IMR Press / FBL / Volume 23 / Issue 1 / DOI: 10.2741/4581

Frontiers in Bioscience-Landmark (FBL) is published by IMR Press from Volume 26 Issue 5 (2021). Previous articles were published by another publisher on a subscription basis, and they are hosted by IMR Press on as a courtesy and upon agreement with Frontiers in Bioscience.

Open Access Review

Differences in ion channel phenotype and function between humans and animal models

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1 Department of Molecular Physiology and Biophysics, Baylor College of Medicine, Houston TX 77030, USA
2 Interdepartmental Graduate Program in Translational Biology and Molecular Medicine, Baylor College of Medicine, Houston TX 77030, USA
3 Center for Drug Discovery and Biology of Inflammation Center, Baylor College of Medicine, Houston TX 77030, USA
Front. Biosci. (Landmark Ed) 2018, 23(1), 43–64;
Published: 1 January 2018
(This article belongs to the Special Issue Electrophysiology from bench to bedside)

Ion channels play crucial roles in regulating a broad range of physiological processes. They form a very large family of transmembrane proteins. Their diversity results from not only a large number of different genes encoding for ion channel subunits but also the ability of subunits to assemble into homo- or heteromultimers, the existence of splice variants, and the expression of different regulatory subunits. These characteristics and the existence of very selective modulators make ion channels very attractive targets for therapy in a wide variety of pathologies. Some ion channels are already being targeted in the clinic while many more are being evaluated as novel drug targets in both clinical and preclinical studies. Advancing ion channel modulators from the bench to the clinic requires their assessment for safety and efficacy in animal models. While extrapolating results from one species to another is tempting, doing such without careful evaluation of the ion channels in different species presents a risk as the translation is not always straightforward. Here, we discuss differences between species in terms of ion channels expressed in selected tissues, differing roles of ion channels in some cell types, variable response to pharmacological agents, and human channelopathies that cannot fully be replicated in animal models.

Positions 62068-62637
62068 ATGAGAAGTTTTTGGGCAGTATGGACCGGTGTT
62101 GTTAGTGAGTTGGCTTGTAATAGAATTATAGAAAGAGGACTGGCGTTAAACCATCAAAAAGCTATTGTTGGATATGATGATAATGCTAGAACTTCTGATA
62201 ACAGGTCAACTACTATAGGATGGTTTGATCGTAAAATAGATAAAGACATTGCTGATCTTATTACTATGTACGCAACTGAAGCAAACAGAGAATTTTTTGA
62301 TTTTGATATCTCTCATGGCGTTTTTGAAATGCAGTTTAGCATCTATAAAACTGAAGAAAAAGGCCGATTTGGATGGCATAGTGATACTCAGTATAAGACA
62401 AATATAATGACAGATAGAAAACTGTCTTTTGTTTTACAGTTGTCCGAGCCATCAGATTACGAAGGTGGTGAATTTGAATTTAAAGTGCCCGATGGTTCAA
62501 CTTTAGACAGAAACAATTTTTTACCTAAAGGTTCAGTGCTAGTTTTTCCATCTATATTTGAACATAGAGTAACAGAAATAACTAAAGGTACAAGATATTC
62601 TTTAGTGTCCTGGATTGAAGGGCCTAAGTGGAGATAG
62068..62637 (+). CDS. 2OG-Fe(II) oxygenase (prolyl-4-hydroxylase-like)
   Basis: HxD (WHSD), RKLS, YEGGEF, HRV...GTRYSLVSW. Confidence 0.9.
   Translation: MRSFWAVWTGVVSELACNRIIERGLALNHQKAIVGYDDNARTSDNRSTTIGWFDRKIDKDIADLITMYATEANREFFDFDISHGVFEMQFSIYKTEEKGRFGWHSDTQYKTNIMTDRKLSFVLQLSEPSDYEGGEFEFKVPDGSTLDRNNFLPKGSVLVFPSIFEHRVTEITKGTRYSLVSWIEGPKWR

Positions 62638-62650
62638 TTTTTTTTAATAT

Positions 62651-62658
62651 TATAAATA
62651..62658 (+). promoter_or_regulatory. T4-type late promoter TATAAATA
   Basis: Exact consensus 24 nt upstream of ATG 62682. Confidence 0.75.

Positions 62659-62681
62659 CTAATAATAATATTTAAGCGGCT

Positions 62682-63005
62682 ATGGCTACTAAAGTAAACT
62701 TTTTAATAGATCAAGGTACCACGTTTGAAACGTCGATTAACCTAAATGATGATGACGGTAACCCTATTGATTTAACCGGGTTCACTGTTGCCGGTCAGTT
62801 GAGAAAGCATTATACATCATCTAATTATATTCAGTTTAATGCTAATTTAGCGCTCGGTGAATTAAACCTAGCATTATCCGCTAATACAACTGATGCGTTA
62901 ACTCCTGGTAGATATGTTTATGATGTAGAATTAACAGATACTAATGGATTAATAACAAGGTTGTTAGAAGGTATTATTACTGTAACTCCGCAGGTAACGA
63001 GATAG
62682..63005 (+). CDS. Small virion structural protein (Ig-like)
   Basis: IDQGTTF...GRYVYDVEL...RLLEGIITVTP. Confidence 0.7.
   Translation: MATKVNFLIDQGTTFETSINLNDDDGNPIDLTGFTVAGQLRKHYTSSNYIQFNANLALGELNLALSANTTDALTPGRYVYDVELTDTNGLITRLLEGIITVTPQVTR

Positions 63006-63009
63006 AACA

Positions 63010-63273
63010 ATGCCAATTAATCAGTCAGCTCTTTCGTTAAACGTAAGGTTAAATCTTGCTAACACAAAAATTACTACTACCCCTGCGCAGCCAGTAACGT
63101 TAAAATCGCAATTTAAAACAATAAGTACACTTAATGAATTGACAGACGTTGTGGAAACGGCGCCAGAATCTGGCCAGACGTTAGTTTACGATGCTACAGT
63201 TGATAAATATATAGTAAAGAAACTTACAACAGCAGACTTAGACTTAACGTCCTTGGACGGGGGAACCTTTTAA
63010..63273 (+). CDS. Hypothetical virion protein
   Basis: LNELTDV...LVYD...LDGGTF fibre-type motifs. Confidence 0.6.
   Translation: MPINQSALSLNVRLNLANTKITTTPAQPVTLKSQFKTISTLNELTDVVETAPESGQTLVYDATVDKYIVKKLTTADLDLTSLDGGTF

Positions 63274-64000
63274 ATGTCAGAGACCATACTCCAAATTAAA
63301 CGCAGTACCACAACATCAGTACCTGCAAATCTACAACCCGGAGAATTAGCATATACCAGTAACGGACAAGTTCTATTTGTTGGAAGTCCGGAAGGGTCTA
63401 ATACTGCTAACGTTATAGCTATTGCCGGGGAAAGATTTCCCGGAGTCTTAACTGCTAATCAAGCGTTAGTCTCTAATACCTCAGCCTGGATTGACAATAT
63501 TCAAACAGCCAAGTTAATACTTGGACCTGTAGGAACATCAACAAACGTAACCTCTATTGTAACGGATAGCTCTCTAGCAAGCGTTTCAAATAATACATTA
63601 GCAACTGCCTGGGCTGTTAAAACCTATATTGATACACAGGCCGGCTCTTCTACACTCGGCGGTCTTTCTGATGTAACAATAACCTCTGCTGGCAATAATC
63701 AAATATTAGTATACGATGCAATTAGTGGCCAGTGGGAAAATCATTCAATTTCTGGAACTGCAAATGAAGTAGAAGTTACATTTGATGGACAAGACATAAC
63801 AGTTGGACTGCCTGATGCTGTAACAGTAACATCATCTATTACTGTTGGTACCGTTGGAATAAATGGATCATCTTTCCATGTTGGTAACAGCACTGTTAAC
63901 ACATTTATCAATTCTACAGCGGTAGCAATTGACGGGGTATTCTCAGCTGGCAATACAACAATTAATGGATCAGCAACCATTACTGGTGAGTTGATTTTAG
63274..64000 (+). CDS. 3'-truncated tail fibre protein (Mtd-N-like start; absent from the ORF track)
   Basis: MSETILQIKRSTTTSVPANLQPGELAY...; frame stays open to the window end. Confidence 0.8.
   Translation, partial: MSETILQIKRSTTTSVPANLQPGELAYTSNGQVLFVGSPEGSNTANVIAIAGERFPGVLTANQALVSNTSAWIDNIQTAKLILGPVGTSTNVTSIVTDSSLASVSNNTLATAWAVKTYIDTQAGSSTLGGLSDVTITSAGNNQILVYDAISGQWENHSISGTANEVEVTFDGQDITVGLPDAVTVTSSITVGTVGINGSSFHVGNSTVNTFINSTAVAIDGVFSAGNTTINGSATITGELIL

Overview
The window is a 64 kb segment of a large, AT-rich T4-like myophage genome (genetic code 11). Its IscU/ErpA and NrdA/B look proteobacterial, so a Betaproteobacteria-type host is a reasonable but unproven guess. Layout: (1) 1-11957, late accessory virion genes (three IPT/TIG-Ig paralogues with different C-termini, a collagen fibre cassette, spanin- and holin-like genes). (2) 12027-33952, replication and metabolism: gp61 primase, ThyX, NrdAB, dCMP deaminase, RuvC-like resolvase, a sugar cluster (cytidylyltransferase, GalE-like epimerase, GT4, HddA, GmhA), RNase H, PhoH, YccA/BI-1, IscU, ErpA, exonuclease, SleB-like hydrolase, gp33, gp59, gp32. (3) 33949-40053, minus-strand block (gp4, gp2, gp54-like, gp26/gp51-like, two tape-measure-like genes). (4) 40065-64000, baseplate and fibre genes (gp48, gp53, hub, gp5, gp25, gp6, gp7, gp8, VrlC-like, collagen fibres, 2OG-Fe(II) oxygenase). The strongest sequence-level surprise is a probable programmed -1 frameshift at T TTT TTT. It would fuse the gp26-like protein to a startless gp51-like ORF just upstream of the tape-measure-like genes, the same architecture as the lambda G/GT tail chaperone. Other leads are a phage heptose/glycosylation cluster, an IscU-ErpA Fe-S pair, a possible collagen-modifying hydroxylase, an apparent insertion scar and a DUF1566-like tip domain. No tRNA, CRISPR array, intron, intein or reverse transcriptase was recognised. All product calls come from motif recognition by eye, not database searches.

Ion channels
Drug Development
Animal Model
Target Validation
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